Drake is having a pretty good summer. After releasing his double album Scoprion on June 29, the Toronto-based rapper/singer is breaking historic Billboard chart records.
From Billboard, Drake Claims 7 of Hot 100’s Top 10, Breaking the Beatles’ Record, As ‘Nice For What’ Returns to No. 1 For Eighth Week:
Drake breaks the prior record of five simultaneous Hot 100 top 10s by the Beatles. On April 4, 1964, at the height of early Beatlemania, the band dominated the entire top five, with, in order from No. 1 to No. 5, “Can’t Buy Me Love,” “Twist and Shout,” “She Loves You,” “I Want to Hold Your Hand” and “Please Please Me.” The following week, the same five songs placed between Nos. 1 and 9.
It honestly amazes me that The Beatles held on to this record for 54 years. Plenty of artists have had multiple hit songs on the charts at a time. They just didn’t have as many as The Fab Four.
The fact that Drake is the first to best their 5/10 standing speaks to his talent and influence. His 7/10 standing also speaks to major changes in the distribution of music that have occurred since April 1964.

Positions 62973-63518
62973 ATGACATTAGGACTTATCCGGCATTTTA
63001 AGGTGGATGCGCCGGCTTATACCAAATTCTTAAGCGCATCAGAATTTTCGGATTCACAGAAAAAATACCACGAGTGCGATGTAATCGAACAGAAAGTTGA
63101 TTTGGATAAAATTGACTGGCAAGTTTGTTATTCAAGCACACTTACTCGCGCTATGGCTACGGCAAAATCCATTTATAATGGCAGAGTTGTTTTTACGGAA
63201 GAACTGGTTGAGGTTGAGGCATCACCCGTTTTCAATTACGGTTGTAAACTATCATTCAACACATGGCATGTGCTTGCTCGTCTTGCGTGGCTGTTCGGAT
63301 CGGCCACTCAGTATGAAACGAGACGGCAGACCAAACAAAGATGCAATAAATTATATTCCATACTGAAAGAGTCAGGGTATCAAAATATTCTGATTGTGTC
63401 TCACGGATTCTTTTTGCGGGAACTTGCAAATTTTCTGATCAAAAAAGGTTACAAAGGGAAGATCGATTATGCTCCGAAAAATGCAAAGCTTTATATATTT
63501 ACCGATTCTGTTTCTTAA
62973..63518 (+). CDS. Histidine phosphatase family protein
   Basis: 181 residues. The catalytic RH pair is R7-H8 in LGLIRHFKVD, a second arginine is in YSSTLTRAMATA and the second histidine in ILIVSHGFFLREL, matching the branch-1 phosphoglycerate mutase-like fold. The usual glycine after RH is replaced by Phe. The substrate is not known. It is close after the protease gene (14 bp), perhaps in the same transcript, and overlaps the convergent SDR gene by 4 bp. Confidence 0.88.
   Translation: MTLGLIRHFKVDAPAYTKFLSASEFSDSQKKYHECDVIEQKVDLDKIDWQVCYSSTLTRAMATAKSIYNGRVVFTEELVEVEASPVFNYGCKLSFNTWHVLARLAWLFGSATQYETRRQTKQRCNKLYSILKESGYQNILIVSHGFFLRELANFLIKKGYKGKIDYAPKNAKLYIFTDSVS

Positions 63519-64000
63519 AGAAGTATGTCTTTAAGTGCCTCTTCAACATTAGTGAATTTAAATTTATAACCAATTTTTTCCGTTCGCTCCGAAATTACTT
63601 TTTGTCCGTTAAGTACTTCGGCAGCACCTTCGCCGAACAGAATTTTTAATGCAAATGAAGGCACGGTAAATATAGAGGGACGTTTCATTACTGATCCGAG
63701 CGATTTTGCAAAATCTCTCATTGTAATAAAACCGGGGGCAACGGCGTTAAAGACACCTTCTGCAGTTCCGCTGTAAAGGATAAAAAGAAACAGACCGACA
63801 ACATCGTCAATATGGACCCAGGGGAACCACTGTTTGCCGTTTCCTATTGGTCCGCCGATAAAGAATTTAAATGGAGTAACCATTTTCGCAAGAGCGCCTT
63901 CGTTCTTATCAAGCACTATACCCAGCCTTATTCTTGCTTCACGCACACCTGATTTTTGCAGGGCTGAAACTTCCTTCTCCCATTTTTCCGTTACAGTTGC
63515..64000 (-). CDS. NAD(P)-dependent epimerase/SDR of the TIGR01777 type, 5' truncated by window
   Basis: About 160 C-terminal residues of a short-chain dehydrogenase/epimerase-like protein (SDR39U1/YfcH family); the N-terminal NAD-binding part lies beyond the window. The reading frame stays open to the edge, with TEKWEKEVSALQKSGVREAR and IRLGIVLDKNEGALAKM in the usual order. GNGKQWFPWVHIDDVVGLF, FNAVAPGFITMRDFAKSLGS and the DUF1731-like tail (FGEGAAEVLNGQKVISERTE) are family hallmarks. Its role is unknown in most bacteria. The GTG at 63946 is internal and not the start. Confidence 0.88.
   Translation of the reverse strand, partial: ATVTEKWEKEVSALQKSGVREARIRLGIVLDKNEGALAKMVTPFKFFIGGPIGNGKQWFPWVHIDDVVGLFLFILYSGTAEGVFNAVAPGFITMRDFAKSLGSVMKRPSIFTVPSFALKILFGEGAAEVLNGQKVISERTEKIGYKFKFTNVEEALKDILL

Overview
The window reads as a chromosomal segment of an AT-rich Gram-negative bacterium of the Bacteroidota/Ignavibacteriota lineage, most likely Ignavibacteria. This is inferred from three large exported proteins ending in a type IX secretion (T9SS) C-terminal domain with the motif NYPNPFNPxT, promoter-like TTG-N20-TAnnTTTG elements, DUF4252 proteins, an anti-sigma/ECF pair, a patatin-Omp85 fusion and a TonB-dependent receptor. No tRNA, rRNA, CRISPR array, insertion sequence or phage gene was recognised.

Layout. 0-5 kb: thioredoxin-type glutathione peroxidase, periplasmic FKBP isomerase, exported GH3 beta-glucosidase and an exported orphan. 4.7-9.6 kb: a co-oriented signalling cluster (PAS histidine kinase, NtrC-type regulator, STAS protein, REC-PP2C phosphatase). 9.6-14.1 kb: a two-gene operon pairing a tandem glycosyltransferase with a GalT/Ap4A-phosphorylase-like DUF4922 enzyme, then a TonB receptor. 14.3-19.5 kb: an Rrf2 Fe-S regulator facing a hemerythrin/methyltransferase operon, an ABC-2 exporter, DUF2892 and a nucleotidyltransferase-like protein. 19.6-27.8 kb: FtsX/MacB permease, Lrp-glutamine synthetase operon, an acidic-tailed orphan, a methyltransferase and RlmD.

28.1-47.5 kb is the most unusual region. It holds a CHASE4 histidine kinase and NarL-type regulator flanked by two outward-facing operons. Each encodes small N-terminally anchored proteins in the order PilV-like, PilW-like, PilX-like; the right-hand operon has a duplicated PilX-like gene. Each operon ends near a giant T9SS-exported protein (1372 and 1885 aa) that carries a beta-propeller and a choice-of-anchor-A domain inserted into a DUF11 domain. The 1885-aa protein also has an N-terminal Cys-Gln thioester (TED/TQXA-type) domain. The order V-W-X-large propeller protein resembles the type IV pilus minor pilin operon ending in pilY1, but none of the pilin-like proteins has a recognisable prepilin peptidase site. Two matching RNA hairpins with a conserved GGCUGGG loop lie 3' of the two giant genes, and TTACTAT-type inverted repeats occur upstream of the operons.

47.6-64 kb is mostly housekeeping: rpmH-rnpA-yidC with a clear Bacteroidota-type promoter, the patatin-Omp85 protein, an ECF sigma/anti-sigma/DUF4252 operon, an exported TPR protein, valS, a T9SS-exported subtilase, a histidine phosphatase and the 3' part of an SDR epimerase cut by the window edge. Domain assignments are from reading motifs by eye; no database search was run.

Each of The Beatles charting hits during this week in 1964 was the A-Side of a 45 RPM single bought in stores and played on the radio. They were purchased and engaged with individually.
These fives songs were also recorded and released over the span of nearly eighteen months.
“Can’t Buy Me Love” was the most recent Beatles single when the group had their record-breaking week in the Billboard charts. At that point it had been in US record stores for less than a month, having been released on March 16, 1964.
“Please Please Me” was the oldest of the five. It had been available for over a year in the US with a release date of February 7, 1963. It was released nearly a month earlier in the UK on January 11 and had been getting consistent airplay there.
Drake’s seven top-ten tracks, by comparison, were mostly released on the same date: June 29, 2018. The buzz around each track positively affected the popularity of the others.
Drake’s songs were all theoretically packaged together on Scorpion. Plays of the whole album counted towards their chart position. Plays of the songs as singles counted equally toward the chart position. Playing one hit track also often lead directly into another using streaming features like “Top Artist Tracks.”
I’m not writing all of this to say that I don’t think Drake deserves the crown here. On the contrary, I’m surprised it took this long for anyone to take it.
The Beatles were up against intense technological and logistical barriers when they had five top-ten hits. Plenty of artists in the streaming age have dropped surprise albums with multiple hits on them.
So why did it take so long for any one of those records to have five real hits on the chart at once?
And what does it say that Drake had to release a bloated double album to get the requisite number of record-breaking hits?
The whole thing just surprises me.